Figure 95-1. Thoracoabdominal aortic aneurysm: comparison of survival rates in untreated patients versus surgically treated patients.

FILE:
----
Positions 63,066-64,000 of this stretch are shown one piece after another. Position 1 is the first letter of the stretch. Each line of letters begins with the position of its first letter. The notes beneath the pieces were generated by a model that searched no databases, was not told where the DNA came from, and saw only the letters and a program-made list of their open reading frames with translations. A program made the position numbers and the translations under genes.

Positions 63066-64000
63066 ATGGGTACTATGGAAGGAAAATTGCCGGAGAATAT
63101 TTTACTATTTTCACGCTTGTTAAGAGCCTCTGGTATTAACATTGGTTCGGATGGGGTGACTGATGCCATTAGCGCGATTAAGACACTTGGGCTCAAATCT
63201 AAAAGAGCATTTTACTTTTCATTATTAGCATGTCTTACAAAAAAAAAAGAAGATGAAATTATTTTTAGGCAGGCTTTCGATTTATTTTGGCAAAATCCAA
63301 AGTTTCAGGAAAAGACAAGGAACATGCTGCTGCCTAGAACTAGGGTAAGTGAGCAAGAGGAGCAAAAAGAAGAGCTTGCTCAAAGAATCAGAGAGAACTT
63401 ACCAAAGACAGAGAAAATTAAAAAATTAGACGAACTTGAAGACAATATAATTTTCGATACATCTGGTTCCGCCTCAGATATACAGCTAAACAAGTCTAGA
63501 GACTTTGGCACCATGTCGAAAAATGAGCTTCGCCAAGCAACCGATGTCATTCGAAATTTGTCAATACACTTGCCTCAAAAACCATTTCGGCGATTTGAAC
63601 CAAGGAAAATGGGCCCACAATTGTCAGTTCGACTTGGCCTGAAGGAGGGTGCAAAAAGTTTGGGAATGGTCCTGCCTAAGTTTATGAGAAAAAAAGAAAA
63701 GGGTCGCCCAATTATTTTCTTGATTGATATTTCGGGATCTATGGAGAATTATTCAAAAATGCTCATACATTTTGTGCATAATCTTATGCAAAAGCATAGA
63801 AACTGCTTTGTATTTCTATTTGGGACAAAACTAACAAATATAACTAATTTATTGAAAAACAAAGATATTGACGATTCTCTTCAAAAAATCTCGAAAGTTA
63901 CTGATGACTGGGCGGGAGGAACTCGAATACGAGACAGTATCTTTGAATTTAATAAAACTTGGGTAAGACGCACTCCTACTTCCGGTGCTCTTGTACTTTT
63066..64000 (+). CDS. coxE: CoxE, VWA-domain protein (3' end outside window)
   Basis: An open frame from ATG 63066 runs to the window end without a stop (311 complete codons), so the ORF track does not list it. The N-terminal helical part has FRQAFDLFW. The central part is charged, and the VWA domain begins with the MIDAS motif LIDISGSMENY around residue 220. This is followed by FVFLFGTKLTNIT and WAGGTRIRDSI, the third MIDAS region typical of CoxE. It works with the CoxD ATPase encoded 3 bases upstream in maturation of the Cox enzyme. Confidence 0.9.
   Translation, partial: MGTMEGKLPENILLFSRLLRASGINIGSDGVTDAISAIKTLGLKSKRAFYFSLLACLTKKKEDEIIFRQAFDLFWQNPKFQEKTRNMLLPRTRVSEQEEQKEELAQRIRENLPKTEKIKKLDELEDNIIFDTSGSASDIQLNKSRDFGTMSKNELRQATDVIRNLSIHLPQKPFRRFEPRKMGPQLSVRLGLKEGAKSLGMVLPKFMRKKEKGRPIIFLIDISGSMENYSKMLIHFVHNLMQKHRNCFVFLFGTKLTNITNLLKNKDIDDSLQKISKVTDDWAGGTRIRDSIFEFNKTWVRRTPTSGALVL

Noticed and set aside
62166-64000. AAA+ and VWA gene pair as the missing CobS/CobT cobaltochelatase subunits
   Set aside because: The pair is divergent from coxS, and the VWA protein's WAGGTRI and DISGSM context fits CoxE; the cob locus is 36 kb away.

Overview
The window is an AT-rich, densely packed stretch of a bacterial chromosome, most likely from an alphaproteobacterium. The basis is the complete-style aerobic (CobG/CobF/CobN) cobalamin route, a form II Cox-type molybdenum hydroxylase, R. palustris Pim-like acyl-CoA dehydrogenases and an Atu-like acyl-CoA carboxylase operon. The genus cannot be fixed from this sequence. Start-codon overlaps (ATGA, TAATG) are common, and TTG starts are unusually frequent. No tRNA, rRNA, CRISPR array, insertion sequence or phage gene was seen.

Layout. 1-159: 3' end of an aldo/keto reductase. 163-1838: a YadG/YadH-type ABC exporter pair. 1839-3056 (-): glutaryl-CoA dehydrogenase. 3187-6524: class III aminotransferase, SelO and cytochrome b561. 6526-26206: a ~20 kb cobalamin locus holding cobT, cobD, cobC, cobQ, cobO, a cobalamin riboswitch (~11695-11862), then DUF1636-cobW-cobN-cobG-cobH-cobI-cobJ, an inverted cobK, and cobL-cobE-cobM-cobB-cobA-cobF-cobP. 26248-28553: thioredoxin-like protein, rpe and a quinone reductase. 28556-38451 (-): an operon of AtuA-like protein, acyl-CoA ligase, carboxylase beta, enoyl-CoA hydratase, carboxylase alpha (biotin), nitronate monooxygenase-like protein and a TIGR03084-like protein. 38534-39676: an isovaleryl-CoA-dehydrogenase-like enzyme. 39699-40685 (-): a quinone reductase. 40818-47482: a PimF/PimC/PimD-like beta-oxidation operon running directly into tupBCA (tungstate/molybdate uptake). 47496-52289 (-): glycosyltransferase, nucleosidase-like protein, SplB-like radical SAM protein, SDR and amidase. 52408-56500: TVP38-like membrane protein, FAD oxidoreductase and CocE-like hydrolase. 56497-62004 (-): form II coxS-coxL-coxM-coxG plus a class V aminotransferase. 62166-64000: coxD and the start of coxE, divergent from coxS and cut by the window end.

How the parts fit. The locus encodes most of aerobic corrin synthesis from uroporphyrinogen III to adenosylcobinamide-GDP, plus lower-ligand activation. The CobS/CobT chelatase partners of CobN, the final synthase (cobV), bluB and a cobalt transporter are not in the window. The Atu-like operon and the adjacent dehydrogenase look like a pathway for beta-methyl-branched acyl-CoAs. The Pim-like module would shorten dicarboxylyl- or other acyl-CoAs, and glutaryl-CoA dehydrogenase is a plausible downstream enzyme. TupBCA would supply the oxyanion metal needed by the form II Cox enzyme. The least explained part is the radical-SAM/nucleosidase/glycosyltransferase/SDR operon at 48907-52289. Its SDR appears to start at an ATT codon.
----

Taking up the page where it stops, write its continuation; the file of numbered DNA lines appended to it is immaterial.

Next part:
Many TAAAs result from chronic ascending and descending aortic dissections. Familial clustering of aortic dissections is evident because up to 20% of patients with ascending thoracic aortic aneurysms that predispose to aortic dissections have one or more first-degree relatives with the same affliction.27–29 Marfan syndrome, characterized by skeletal, ocular, and cardiovascular abnormalities, is the most common inherited connective tissue disorder related to aortic aneurysm and dissection. Marfan syndrome occurs at a frequency of 1:5 to 10,000 worldwide. Aortic dilatation observed in Marfan patients has been linked to mutations in fibrillin-1 protein, encoded by the FBN1 gene. Other known genetic syndromes that predispose individuals to TAAA and dissection include Loeys–Dietz syndrome, Ehlers–Danlos syndrome, Turner syndrome, and polycystic kidney disease.30–33 In addition, families with multiple members who have thoracic aortic aneurysms and dissections have been reported in the literature.34 In most of these families, the phenotype for TAAA and dissection is inherited in an autosomal dominant manner with marked variability in the age at onset of aortic disease and decreased penetrance.34 Four genes have been identified for familial thoracic aortic aneurysms and dissections that account for 20% of this family condition. Mutations in the smooth muscle isoform of alpha-actin, encoded by ACTA2, are responsible for 15% of familial aortic disease. Other genes responsible for less than 2% include MYH11, TGFBR2, and TGFBR1.35–38